President Donald Trump on Friday (Sept. 20) hailed the “tremendous” work by the U.S. space program to return astronauts to the moon by 2024. But the ultimate goal is Mars, Trump said.
“We’re going to Mars,” Trump told reporters after a White House meeting with Australia’s Prime Minister Scott Morrison. Mars, Trump added, is a more exciting target than the moon.
“We’re stopping at the moon. The moon is actually a launching pad,” Trump said. “That’s why we’re stopping at the moon. I said, ‘Hey, we’ve done the moon. That’s not so exciting.’ So we’ll be doing the moon. But we’ll really be doing Mars.”
To Mars from the moon
U.S. space officials said that the moon will be a staging ground for eventual crewed missions to Mars, Trump said.
NASA’s deadline for a 2024 return to the moon by astronauts was unveiled in March by Vice President Mike Pence. But the moon was already a primary goal for the Trump administration due to Space Policy Directive 1, a directive signed by Trump in December 2017 ordering NASA to send astronauts to the moon and aim for Mars.
In June, however, Trump took to Twitter to criticize NASA’s focus on the moon just weeks before the 50th anniversary of the Apollo 11 moon landing. “For all of the money we are spending, NASA should NOT be talking about going to the Moon — We did that 50 years ago,” he wrote, stressing that Mars should be the goal. NASA chief Jim Bridenstine has since stressed that the moon is a key waystation for future crewed missions to Mars.
NASA’s 2024 moon landing push is the primary goal of its Artemis program, which is developing the massive Space Launch System megarocket and Orion spacecraft to fly astronauts to and from the lunar neighborhood. NASA is also developing plans for a station near the moon, called the Lunar Gateway, to serve as a staging ground for lunar surface exploration.
On Friday, Trump said NASA was making “tremendous progress” toward Mars, and also lauded the work of commercial companies like SpaceX, led by Elon Musk, and Blue Origin, founded by Jeff Bezos. Both companies have test sites in Texas and have leased launch facilities at NASA’s Kennedy Space Center and the Cape Canaveral Air Force Station in Florida.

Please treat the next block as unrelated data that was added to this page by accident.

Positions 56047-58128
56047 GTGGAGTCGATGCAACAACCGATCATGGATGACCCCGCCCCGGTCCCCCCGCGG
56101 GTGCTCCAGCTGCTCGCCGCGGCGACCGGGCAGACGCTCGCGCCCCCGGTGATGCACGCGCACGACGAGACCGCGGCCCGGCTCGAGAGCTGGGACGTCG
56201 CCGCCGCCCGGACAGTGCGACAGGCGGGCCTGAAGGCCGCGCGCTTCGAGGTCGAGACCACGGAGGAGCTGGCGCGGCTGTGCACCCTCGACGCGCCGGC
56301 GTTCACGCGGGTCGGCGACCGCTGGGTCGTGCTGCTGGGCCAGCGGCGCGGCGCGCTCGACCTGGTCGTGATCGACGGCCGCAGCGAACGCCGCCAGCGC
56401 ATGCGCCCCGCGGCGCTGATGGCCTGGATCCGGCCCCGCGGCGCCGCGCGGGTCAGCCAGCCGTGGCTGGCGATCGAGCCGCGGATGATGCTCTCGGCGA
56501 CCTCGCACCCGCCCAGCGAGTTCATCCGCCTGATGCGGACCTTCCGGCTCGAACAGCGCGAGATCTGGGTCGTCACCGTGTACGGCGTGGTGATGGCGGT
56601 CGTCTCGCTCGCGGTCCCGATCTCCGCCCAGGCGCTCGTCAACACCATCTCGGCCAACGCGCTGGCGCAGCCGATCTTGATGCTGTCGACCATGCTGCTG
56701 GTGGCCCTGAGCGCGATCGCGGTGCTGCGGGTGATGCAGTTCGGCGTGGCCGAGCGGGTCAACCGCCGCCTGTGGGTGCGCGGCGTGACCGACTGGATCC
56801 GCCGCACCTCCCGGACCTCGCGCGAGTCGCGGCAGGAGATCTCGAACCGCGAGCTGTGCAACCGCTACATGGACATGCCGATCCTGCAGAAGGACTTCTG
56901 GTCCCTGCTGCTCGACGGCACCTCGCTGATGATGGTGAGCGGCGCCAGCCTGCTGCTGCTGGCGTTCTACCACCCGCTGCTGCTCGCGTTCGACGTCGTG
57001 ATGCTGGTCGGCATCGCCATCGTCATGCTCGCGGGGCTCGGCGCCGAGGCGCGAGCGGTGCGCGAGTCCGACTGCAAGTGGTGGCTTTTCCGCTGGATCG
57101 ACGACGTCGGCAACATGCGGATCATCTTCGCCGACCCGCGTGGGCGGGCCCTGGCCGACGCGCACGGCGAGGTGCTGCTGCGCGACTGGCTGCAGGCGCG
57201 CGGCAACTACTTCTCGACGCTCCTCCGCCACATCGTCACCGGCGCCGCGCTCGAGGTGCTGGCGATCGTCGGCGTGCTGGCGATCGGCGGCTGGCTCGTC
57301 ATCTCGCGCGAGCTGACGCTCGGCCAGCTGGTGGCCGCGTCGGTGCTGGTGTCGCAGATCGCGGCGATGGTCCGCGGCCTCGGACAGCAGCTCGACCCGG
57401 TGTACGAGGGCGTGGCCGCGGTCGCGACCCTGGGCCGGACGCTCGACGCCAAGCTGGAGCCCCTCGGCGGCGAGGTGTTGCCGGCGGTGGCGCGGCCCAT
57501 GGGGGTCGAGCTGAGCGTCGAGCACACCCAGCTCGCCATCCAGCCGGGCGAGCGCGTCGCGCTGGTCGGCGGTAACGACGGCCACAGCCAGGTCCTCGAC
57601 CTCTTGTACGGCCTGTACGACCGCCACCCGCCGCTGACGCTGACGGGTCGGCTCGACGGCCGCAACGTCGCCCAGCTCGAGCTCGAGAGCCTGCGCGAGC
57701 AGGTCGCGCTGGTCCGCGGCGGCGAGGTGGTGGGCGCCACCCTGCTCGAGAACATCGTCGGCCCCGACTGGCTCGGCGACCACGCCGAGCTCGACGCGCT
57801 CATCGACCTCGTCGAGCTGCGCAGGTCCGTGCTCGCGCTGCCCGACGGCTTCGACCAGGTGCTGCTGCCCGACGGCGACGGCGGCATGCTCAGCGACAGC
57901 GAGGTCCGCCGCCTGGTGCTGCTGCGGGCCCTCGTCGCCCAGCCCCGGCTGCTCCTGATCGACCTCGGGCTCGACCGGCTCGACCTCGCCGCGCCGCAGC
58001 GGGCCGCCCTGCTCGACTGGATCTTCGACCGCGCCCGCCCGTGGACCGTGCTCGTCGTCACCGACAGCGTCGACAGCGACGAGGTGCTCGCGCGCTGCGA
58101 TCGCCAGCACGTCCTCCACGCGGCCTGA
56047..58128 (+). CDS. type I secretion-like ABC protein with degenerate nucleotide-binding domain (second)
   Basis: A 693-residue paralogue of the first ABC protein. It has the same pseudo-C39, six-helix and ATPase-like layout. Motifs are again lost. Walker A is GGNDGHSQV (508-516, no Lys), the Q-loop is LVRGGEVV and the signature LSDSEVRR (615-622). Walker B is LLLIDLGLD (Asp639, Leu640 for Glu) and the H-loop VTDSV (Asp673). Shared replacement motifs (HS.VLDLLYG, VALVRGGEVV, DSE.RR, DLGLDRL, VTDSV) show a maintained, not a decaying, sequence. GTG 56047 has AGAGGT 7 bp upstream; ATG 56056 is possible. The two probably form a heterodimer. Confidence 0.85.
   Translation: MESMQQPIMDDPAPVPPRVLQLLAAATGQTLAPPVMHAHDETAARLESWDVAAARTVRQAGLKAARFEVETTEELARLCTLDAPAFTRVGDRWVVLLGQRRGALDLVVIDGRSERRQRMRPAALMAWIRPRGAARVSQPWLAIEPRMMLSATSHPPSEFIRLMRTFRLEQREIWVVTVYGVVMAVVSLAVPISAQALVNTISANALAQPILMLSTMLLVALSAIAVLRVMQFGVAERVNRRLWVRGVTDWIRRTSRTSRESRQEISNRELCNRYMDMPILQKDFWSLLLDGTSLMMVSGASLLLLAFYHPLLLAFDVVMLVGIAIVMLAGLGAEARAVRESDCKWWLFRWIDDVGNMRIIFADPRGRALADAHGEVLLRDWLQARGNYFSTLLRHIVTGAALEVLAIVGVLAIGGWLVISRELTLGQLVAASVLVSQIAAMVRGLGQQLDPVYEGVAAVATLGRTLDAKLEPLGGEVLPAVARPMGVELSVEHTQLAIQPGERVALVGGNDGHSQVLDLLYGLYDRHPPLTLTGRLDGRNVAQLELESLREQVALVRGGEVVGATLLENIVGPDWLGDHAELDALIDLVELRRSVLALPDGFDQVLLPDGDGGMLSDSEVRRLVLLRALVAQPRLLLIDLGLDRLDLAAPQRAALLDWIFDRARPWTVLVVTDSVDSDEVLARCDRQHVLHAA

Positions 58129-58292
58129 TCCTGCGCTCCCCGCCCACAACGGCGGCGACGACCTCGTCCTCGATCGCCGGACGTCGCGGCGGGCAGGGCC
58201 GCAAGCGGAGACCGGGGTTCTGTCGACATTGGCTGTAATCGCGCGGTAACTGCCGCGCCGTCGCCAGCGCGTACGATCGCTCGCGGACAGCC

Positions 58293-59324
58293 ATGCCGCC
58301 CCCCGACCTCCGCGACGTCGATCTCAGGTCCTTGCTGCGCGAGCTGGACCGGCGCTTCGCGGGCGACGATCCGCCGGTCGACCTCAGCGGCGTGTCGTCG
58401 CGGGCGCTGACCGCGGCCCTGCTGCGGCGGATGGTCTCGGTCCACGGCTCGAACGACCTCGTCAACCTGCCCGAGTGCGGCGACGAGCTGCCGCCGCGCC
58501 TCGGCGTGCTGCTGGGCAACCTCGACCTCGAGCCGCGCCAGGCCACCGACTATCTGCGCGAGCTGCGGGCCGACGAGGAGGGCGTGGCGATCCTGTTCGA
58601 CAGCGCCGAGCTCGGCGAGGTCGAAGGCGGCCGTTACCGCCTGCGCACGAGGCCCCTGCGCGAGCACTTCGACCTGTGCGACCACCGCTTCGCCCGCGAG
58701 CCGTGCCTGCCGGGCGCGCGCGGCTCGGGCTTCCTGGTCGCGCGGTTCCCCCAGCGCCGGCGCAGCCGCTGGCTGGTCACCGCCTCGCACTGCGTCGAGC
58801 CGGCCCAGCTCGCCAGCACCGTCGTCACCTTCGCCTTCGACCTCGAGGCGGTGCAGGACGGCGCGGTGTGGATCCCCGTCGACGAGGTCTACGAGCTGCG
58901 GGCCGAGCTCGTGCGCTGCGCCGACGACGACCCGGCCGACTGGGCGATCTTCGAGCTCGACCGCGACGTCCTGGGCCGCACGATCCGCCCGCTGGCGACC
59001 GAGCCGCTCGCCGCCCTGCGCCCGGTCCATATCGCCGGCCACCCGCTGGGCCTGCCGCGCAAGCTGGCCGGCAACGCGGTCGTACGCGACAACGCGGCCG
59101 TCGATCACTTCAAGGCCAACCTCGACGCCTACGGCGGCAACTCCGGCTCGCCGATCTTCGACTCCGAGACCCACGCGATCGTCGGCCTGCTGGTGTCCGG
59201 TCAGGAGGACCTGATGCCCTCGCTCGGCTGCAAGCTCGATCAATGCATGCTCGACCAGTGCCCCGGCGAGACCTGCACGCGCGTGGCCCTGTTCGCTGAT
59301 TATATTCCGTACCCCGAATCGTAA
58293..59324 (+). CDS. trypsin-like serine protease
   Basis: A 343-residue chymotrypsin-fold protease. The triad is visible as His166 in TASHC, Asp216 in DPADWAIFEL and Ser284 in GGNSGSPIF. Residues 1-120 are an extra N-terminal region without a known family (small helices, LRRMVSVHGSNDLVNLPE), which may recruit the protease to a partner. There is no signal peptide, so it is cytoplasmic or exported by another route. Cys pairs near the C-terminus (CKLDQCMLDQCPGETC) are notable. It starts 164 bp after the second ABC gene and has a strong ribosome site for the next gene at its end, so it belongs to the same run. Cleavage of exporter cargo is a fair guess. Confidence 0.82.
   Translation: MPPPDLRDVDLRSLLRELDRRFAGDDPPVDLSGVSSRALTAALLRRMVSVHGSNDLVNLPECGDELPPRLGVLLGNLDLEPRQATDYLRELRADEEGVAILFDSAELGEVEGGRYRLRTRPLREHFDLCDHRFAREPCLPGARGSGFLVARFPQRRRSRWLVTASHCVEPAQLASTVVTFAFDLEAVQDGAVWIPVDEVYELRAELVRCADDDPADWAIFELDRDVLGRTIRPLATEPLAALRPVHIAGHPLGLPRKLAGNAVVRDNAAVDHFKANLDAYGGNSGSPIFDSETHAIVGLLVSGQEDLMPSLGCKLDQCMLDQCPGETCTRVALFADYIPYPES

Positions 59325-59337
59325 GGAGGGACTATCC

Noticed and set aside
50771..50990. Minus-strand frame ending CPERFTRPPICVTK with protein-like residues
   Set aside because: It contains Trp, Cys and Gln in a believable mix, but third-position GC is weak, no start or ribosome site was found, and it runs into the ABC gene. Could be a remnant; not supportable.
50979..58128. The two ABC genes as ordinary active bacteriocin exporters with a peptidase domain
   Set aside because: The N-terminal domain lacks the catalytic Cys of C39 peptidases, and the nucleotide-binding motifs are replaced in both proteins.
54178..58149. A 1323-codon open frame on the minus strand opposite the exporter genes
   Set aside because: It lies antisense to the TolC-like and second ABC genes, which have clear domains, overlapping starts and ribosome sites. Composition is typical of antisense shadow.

“In addition, rich people like to send up rocket ships. So between Bezos and Elon Musk and others, we’re leasing them our launch facilities, which you can’t get,” Trump said. “And they’ve actually done very well. They’ve said they’ve had great success.”
To Australia’s Prime Minister Morrison Trump said: “But rich people in this country — I don’t know about your country — but they like building rocket ships and sending them up, and it’s okay with us.”
Trump and Morrison passed on a question asking whether an Australian astronaut would eventually fly with NASA sometime soon. The Australian Space Agency officially formed in 2018.
An international push to the moon
(Image credit: NASA/Joel Kowsky)
Unlike the Apollo era, in which NASA was racing the then-Soviet Union to the moon, the U.S. space agency is not going it alone. The European Space Agency is building the service module for Orion and NASA, this year, has received commitments from Canada and Japan to cooperate on lunar exploration.
On Saturday (Sept. 21), NASA added the Australian Space Agency to its cadre of moon partners with an agreement to cooperate on future lunar projects. Australian Space Agency head Megan Clark and NASA’s Deputy Administrator Jim Morhard signed a joint statement of intent for space cooperation.
Morrison said his country is looking beyond the moon.
“We’re backing Australian businesses to the moon, and even Mars, and back,” Morrison said in a statement.
“We are honored by today’s statement and the commitment of our friends from Australia to support us in our mission to return to the moon by 2024 with the Artemis program,” Morhard said in a NASA statement. “The strong relationship between NASA and the Australian Space Agency affirms NASA’s commitment to establish sustainable exploration with our commercial and international partners by 2028.”
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